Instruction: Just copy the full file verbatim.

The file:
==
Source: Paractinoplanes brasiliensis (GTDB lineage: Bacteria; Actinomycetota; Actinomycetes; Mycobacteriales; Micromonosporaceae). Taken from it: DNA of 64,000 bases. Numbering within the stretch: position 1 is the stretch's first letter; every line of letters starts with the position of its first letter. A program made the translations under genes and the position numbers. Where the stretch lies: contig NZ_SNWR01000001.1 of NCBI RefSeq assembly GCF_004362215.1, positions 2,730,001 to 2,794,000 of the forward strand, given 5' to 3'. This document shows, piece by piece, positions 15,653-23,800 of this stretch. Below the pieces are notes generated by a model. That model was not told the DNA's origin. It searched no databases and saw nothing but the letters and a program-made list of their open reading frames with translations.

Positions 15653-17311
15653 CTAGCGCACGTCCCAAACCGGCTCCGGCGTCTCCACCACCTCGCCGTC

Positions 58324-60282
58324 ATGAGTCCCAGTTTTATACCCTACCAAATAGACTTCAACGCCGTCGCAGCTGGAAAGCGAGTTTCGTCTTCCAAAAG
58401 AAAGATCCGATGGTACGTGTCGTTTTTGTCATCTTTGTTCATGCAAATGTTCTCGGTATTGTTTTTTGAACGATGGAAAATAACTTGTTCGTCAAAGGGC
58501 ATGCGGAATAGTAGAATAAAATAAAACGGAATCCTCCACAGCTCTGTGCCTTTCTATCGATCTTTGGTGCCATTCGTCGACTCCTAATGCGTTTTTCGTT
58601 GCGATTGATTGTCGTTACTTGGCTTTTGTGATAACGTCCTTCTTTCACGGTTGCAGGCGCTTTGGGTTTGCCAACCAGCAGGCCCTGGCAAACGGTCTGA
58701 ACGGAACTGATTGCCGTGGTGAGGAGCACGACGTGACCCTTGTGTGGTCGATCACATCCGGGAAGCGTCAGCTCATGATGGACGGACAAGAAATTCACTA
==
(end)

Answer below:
Source: Paractinoplanes brasiliensis (GTDB lineage: Bacteria; Actinomycetota; Actinomycetes; Mycobacteriales; Micromonosporaceae). Taken from it: DNA of 64,000 bases. Numbering within the stretch: position 1 is the stretch's first letter; every line of letters starts with the position of its first letter. A program made the translations under genes and the position numbers. Where the stretch lies: contig NZ_SNWR01000001.1 of NCBI RefSeq assembly GCF_004362215.1, positions 2,730,001 to 2,794,000 of the forward strand, given 5' to 3'. This document shows, piece by piece, positions 15,653-23,800 of this stretch. Below the pieces are notes generated by a model. That model was not told the DNA's origin. It searched no databases and saw nothing but the letters and a program-made list of their open reading frames with translations.

Positions 15653-17311
15653 CTAGCGCACGTCCCAAACCGGCTCCGGCGTCTCCACCACCTCGCCGTC

Positions 58324-60282
58324 ATGAGTCCCAGTTTTATACCCTACCAAATAGACTTCAACGCCGTCGCAGCTGGAAAGCGAGTTTCGTCTTCCAAAAG
58401 AAAGATCCGATGGTACGTGTCGTTTTTGTCATCTTTGTTCATGCAAATGTTCTCGGTATTGTTTTTTGAACGATGGAAAATAACTTGTTCGTCAAAGGGC
58501 ATGCGGAATAGTAGAATAAAATAAAACGGAATCCTCCACAGCTCTGTGCCTTTCTATCGATCTTTGGTGCCATTCGTCGACTCCTAATGCGTTTTTCGTT
58601 GCGATTGATTGTCGTTACTTGGCTTTTGTGATAACGTCCTTCTTTCACGGTTGCAGGCGCTTTGGGTTTGCCAACCAGCAGGCCCTGGCAAACGGTCTGA
58701 ACGGAACTGATTGCCGTGGTGAGGAGCACGACGTGACCCTTGTGTGGTCGATCACATCCGGGAAGCGTCAGCTCATGATGGACGGACAAGAAATTCACTA